Group AG, the Swiss bank whose shares tumbled Wednesday as fears about the health of global banks jumped the Atlantic Ocean, said it would exercise its option to raise as much as 50 billion Swiss francs, equivalent to $53.7 billion, from the Swiss National Bank in a bid to stanch liquidity concerns.
The firm, based in Zurich, called the decision a “decisive action to pre-emptively strengthen its liquidity.”
Credit Suisse added that the move “would support Credit Suisse’s core businesses and clients as Credit Suisse takes the necessary steps to create a simpler and more focused bank built around client needs.”
Investors will be closely watching the reaction when Europe reopens for trading Thursday morning, following another day in markets dominated by concerns that global banking problems may be on the verge of bringing the economic expansion to an end.
Credit Suisse also said it would buy back some debt securities in a bid to reduce interest expense and take advantage of the depressed prices of many of its bonds. The firm said tender offers would cover 10 senior U.S. dollar bonds worth $2.5 billion and four senior euro bonds worth 500 million euros, or about $529 million.
The firm billed the borrowing and debt tenders as “ decisive action to strengthen Credit Suisse as we continue our strategic transformation to deliver value to our clients and other stakeholders.”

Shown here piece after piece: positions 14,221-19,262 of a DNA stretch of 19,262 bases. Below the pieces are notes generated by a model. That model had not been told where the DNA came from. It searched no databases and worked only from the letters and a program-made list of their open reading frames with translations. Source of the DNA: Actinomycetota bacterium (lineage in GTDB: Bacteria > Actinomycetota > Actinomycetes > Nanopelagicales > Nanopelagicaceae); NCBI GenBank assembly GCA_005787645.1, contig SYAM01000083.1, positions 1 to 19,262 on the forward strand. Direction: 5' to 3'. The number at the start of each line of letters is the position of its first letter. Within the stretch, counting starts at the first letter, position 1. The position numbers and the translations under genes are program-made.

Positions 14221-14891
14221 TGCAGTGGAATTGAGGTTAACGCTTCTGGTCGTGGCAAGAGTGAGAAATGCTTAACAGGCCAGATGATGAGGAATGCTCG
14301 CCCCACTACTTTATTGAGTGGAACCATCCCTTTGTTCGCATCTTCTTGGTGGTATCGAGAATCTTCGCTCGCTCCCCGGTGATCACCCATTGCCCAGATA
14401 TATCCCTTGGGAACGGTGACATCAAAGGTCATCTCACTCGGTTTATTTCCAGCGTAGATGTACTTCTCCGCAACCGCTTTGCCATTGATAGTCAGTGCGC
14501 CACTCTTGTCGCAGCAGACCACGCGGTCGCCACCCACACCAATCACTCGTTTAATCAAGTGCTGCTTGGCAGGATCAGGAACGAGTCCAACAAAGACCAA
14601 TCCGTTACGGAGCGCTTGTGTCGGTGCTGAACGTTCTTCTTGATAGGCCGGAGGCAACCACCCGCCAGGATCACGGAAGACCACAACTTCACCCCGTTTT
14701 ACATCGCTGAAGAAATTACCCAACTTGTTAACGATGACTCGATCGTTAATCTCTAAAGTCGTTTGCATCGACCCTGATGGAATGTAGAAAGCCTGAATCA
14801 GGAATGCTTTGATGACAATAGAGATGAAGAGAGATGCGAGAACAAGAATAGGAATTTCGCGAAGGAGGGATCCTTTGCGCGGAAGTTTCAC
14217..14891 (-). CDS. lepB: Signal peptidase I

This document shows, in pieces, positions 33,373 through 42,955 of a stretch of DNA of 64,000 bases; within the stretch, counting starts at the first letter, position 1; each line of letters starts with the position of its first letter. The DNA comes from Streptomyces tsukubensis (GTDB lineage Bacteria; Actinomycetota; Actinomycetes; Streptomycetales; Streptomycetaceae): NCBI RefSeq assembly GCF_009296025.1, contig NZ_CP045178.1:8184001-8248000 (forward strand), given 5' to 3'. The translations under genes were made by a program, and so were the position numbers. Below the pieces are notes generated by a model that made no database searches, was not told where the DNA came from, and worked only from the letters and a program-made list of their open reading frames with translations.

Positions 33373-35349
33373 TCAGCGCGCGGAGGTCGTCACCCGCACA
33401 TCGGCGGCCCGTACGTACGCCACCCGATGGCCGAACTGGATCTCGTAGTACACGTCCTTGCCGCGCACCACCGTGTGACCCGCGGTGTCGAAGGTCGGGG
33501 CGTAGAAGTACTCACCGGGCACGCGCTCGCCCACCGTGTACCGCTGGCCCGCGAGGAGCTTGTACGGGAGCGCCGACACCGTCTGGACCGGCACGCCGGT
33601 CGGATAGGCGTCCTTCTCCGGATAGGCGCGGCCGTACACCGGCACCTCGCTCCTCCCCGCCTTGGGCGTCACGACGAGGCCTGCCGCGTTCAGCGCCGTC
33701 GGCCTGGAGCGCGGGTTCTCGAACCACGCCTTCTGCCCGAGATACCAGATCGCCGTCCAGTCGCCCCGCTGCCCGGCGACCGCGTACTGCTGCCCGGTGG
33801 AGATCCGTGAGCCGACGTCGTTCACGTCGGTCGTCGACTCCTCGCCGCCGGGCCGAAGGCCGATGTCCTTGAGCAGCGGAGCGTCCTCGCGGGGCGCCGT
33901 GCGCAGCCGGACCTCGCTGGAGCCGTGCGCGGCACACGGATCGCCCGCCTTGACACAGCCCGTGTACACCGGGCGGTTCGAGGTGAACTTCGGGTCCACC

The firm’s market meltdown Wednesday prompted European Central Bank officials to call banks it supervises to ask about their exposure to the bank, The Wall Street Journal reported. Investor fears about contagion drove a market rout that wiped out nearly $75 billion in the value of European bank stocks, according to an analysis by Dow Jones Market Data.
said Wednesday night, “My team and I are resolved to move forward rapidly to deliver a simpler and more focused bank built around client needs.”
Seeking to set itself apart from
Financial Corp., the parent of Silicon Valley Bank, which failed last week following the flight of a quarter of its deposit base in a single day, Credit Suisse said it “is conservatively positioned against interest rate risks.”
Unlike SVB, which held a large, largely unhedged portfolio of long-term bonds whose market value was decimated by rising interest rates, Credit Suisse said its “volume of duration fixed income securities is not material” relative to its holdings of high-quality liquid assets such as Treasurys and German bunds. The bank said it “is fully hedged for moves in interest rates.”
Fears of deposit flight continue to vex U.S. regional banks, many of whose shares declined again Wednesday.
Write to Colin Barr at firstname.lastname@example.org
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